Zhang Qingli, secretary of the Hebei Provincial Committee of the CPC, said in his microblog: “We should provide a chance for people who have a desire to work, a stage for people with working capabilities, and important posts for those who have had achievements before. What we should do is to encourage diligent officials, criticize the ones who can only deliver lip service, and deal with those who create disorder on our team. We cannot arrange idle positions and feed idlers. The key is to implement what we say in conferences and write on documents.”
Zhang Baoshun, secretary of the Anhui Provincial Committee of the CPC, microblogged: “Officials at all levels should be modest and close to the public. Our posts and power are not for showing off. We’d better have more closeness to residents and avoid bureaucracy. As for fact-finding trips to grassroots areas, high-level officials should not ask people to accompany them. Instead, we should dispense with all unnecessary formalities, and not burden and disturb local people.”
The China Daily has quoted Zhou Xiaopeng, Deputy Editor-in-Chief of Sina, an online microblogging service, as saying that though many Chinese officials and governmental departments began to use micro blogs to interact with netizens two years ago, “it is only now that so many high-level officials interact with Web users via a popular online platform.”
In addition to encouraging the party functionaries and officials to use the social media sites for direct and continuous interactions with party cadres and the public, the Chinese Government has also been closely monitoring the use of these sites by foreign embassies in Beijing for digital interactions with the people in order to influence their perceptions.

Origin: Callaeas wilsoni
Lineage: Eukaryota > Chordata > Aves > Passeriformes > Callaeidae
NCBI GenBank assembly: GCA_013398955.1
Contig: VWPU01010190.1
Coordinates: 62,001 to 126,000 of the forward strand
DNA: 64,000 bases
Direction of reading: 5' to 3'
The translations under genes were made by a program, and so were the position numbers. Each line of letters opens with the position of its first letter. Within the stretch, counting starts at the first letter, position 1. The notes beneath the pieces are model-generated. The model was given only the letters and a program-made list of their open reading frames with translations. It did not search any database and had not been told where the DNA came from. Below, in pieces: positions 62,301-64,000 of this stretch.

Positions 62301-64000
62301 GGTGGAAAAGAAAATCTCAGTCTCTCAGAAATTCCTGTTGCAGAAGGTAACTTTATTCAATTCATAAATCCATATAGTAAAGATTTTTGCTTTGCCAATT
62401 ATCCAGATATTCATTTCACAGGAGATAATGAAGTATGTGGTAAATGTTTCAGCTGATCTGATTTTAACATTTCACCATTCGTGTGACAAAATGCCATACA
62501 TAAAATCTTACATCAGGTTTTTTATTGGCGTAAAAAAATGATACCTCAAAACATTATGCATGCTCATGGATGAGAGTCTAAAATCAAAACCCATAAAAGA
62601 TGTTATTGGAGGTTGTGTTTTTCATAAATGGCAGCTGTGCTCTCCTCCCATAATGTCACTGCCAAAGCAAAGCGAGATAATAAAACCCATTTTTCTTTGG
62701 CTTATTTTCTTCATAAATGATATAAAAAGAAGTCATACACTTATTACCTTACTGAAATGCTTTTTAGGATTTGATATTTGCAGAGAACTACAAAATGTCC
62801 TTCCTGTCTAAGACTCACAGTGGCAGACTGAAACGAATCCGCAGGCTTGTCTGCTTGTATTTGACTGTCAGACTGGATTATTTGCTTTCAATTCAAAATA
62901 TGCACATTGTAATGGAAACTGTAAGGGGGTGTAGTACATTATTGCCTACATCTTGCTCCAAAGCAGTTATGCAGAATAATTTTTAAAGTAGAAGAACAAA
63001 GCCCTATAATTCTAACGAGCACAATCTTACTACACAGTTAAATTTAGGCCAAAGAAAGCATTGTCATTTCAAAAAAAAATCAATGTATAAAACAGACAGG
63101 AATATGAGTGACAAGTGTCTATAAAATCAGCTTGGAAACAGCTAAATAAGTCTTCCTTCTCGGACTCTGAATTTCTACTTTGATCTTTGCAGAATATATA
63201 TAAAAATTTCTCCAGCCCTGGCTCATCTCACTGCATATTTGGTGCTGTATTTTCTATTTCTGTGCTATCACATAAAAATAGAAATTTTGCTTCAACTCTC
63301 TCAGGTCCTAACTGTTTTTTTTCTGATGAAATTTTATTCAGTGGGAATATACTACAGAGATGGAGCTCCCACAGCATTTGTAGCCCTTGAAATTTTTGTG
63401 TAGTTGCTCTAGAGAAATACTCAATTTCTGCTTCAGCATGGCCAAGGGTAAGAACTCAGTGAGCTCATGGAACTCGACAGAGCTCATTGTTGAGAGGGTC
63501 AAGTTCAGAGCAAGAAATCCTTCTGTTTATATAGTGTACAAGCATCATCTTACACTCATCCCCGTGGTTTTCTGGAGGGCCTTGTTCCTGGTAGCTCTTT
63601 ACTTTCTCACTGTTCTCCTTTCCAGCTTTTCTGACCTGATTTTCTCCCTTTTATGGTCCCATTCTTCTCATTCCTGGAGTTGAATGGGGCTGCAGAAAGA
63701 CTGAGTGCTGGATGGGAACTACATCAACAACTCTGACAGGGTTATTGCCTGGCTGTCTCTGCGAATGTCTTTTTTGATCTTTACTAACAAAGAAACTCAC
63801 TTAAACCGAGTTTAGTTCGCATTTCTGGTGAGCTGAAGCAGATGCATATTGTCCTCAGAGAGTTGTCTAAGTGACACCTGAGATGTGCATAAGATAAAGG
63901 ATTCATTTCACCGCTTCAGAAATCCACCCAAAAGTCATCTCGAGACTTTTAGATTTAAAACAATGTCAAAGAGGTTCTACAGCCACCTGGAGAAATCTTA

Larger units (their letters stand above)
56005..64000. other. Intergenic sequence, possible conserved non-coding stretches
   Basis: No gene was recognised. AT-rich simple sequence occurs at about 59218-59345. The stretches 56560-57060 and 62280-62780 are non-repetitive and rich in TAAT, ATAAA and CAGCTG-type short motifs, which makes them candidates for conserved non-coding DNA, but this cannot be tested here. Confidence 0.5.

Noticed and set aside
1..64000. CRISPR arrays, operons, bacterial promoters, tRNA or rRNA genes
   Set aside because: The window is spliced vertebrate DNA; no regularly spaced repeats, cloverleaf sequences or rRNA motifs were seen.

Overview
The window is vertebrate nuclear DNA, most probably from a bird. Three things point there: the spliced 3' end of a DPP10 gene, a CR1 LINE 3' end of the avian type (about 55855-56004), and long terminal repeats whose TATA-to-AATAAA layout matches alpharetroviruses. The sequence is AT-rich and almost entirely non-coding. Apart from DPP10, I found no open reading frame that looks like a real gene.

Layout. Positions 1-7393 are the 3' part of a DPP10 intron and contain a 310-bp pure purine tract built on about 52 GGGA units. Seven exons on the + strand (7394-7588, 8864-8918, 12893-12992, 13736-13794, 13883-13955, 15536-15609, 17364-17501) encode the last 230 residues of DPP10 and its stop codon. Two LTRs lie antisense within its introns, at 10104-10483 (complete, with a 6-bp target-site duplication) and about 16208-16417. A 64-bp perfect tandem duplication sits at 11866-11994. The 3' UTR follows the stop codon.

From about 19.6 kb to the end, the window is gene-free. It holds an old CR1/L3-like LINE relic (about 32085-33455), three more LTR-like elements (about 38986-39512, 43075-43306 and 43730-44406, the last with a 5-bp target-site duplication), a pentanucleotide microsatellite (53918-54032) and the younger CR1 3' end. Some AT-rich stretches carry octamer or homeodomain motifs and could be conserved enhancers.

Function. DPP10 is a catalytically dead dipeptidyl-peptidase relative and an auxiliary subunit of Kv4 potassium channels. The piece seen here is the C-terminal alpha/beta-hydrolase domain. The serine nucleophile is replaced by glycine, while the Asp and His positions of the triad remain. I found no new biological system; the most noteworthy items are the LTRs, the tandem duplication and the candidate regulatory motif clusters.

The “China Daily” reported on November 3,2012:
“The micro blogs have become an important platform for foreign governments to promote public diplomacy in China and pose an increasing influence on China’s Internet, said the first research report on foreign governments’ micro blogs in China, which was released on Friday. ( November 2)
“According to the report, the number of foreign government micro blogs surged in 2011, bringing the total by the end of June to 165 on the top four micro-blogging sites – Sina, Tencent, Netease and Sohu. Those of the United States and Britain were the most influential, said the report. “These micro blogs have cast enormous influence on the Chinese public, especially the Chinese netizen. The foreign governments promote not only their culture, education and tourism resources through the micro blogs, but also forge close interaction with Chinese netizens and opinion leaders on ideology,” said Zhang Zhi’an, associate professor of the School of Communication and Design under Sun Yat-sen University. “Social media evokes public passion to talk about some serious issues which we don’t often talk about in our daily life, and that’s the way these foreign governments’ micro blogs influence Chinese netizens in a subtle way that they didn’t even notice,” said Zhang, who led the research.
A rigidly-controlled State like China has realised the importance of direct interactions between policy-makers and social media users for perception management, for identifying and addressing the grievances of the people and for creating a greater level of trust and comfort between the people and the leadership. Because of our over-cautious and conservative policies relating to the use of social media networks for direct and active interaction with the people, we in India continue to treat them more as a source of danger than as an asset for building public confidence in the leadership and the policy-makers. There is an urgent need for a change in our attitudes and policies.